chapter  7
17 Pages

Yes they can: An experimental approach to the eligibility of ethnic minority candidates in France

BySYLVAIN BROUARD, VINCENT TIBERJ

These are political parties, who play the key role in candidate selection and assignment to constituencies; voters, with their potential biases towards candidates; and candidates themselves, who vary in terms of personal qualities, policy platforms and strategies. Kittilson and Tate (2005) identify three models for explaining cross-national differences in ethnic minority representation. The first focuses on social change (Katz and Mair 1994), the second on the role of partisan elites (Aldrich 1995), while their own model focuses on the political opportunity structure, including intra-party organization and the role of party gatekeepers, and changes in the legal environment and in the ideological climate regarding minorities. Changes in social attitudes, they argue, are not in themselves sufficient to promote ethnic minority representation, nor is it enough that the partisan elite come to focus on increasing minority representation. Rather, improvements result from a combination of societal change, organized pressure from minorities on the parties, and therefore change among the party elite. While we agree with the importance of this combination of factors, we argue that the key facilitating variable underlying these conditions is the actual or imputed attitudes of the voters. An important question from this perspective is whether voters themselves demonstrate prejudice against ethnic minority candidates and in favour of those with a more traditional social profile, or whether the party gatekeepers assume such prejudice and thereby justify their candidate selection criteria.5 Our main hypothesis is that the parties, whether intentionally or not, misperceive voters’ preferences vis-à-vis ethnic representatives. Where parties assume that the electorate is not prepared to choose such a candidate, they can thereby justify their status quo approach on this matter. Traditional opinion polls among French voters have produced somewhat mixed evidence on this matter. On the one hand, it is clear that the public perceives a profound lack of responsiveness among the traditional political class. Consistently since the mid-1990s, polls have shown that between 70 and 80 per cent of respondents feel that politicians care little or not at all about what ordinary people think (Bréchon 2004). This distrust of the political class is strongly related to the perception that politicians have been ineffective in addressing enduring unemployment, and to the sense of depolarization between the traditional Left and Right (Martin 2000). Rising distrust is also related to the emergence of post-materialist attitudes among citizens (Norris 1999). Finally, it may be that distrust is also linked to a broad critique of the lack of social diversity among the political elite. For example, a poll in October 2005 showed that 89 per cent of respondents thought there should be more women in Parliament, and 84 per cent thought there should be better representation of youth. While there was less consensus on the issue, a small majority (55 per cent) also felt that there should be better representation of visible minorities in Parliament.6 On the other hand, it is not clear whether French voters would respond positively to minority candidates. A 2007 poll by TNS-SOFRES showed that 30 per cent would refuse to vote for a Muslim candidate, whereas only 18 per cent would refuse to vote for a gay candidate, or for a candidate of foreign origin. Such a penalty could certainly cost the election for a major party. This is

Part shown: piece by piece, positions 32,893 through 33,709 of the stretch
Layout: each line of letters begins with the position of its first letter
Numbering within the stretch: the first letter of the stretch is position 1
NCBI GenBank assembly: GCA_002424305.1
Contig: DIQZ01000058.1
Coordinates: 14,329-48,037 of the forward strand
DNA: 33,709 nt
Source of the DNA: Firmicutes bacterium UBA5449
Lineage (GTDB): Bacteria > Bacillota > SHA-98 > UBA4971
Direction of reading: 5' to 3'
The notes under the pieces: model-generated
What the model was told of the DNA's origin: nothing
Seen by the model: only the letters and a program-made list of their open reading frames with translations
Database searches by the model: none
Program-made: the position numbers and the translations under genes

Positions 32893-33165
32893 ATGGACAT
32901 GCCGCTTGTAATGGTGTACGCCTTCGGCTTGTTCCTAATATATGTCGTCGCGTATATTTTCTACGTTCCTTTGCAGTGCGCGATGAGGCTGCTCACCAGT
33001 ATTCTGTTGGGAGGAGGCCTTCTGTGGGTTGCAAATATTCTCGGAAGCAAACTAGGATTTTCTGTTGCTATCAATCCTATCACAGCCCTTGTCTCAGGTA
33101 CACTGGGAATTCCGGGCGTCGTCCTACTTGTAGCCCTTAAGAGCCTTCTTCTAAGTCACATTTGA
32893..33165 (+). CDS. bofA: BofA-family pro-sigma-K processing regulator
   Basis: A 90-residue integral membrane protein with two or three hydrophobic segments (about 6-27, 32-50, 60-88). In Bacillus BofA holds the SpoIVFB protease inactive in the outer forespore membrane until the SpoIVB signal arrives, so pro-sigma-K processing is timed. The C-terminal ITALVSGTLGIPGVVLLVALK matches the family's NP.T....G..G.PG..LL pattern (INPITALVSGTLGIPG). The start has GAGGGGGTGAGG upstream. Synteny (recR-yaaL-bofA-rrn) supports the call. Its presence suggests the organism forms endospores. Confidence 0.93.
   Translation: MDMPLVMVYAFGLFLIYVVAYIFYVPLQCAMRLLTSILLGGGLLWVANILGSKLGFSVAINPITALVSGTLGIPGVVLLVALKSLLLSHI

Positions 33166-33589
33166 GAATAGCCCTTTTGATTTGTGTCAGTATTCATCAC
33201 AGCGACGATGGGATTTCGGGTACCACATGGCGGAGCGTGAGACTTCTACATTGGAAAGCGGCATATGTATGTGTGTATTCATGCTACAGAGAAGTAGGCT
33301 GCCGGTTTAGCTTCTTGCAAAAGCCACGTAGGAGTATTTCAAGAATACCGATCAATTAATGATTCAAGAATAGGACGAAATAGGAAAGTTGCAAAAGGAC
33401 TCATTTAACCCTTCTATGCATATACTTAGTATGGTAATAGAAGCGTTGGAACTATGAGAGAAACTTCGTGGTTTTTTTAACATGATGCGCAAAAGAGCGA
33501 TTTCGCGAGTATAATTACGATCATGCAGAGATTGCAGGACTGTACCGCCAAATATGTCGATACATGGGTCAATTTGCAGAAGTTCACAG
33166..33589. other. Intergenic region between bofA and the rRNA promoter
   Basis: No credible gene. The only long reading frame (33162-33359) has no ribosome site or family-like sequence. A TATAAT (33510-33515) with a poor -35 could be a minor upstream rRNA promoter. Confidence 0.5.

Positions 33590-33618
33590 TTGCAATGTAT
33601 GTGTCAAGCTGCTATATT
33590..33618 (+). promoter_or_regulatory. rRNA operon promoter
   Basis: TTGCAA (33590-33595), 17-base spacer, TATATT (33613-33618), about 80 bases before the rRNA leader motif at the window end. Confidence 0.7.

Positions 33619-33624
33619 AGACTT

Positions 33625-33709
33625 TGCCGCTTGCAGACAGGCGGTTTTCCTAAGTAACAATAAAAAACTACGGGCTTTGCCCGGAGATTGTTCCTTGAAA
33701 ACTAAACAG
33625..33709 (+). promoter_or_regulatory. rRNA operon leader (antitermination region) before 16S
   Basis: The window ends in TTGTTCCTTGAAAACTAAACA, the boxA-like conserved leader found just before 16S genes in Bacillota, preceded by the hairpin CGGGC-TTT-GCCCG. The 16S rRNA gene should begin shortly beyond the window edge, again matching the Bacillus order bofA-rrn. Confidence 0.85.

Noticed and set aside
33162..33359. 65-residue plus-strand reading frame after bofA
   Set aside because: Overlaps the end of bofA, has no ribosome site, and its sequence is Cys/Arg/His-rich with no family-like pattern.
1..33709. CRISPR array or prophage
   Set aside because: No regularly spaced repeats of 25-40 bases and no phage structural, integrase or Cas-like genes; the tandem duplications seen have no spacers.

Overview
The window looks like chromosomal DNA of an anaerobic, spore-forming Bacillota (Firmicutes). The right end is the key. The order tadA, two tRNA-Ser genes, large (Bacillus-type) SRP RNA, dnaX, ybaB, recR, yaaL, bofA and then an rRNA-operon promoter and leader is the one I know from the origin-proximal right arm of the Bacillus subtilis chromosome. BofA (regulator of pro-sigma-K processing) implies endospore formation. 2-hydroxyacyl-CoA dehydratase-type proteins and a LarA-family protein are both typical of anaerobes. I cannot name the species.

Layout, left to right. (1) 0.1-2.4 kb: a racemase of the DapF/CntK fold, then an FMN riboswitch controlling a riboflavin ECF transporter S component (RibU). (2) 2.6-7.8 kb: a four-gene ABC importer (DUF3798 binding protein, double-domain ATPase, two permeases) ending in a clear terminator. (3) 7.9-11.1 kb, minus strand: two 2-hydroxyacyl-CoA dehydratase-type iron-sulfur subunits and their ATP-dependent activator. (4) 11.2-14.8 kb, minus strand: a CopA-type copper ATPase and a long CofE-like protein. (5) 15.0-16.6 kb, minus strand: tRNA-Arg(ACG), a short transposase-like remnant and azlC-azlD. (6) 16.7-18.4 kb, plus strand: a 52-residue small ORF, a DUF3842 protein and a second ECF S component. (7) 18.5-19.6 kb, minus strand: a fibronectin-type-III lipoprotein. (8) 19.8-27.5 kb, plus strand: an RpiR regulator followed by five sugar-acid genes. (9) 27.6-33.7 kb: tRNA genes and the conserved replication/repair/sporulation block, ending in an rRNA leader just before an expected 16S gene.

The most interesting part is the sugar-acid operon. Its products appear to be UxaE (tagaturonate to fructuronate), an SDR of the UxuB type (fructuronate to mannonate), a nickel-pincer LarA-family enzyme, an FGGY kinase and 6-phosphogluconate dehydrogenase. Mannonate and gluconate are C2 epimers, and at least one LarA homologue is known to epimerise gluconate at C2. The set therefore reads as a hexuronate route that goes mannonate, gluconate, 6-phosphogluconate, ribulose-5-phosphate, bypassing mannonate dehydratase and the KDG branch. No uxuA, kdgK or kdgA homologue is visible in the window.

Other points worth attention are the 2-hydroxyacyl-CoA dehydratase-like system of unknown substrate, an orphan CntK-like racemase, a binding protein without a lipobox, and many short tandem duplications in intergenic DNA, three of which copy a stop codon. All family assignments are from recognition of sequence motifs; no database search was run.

especially so in the context of France’s electoral system (two-round majoritarian, based on single-member-districts), in which small differences in vote margins between the Left and Right can produce significant parliamentary seats differentials (Dolez and Laurent 2005). While 85 per cent of respondents to a CSA poll in 2008 said they would be prepared to vote for ‘a candidate belonging to a visible minority’, only 40 per cent believed that other voters would do the same. There is almost certainly an element of social desirability bias within the responses to the former question, in which case the latter figure may present a more accurate picture of the ideological climate in France. In short, ethnic prejudices may remain fairly widespread among the voting public, meaning that minority candidates would suffer an ethnic penalty. If this assumption is true, it validates the behaviour of mainstream political parties. After all, their (intrinsic or instrumental) goal is to maximize votes and not to propose an exact mirror of society. But is this so straightforward? All of these survey questions are susceptible to various biases that may distort, either positively or negatively, the actual position of the electorate. We have already discussed the problem of the social desirability bias. Another problem is the halo effect: asking respondents about ethnic representation, after having first questioned them about the need for more women and youth in Parliament, can inflate the number of positive responses. Social desirability bias and question order affects and can have a very large impact on the measure of an issue with strong connections to racism and prejudice. To more accurately assess the public state of mind regarding minority political representation (the main objective of this chapter), we need a better design that eliminates the possibility of such biases. We turn now to such a design.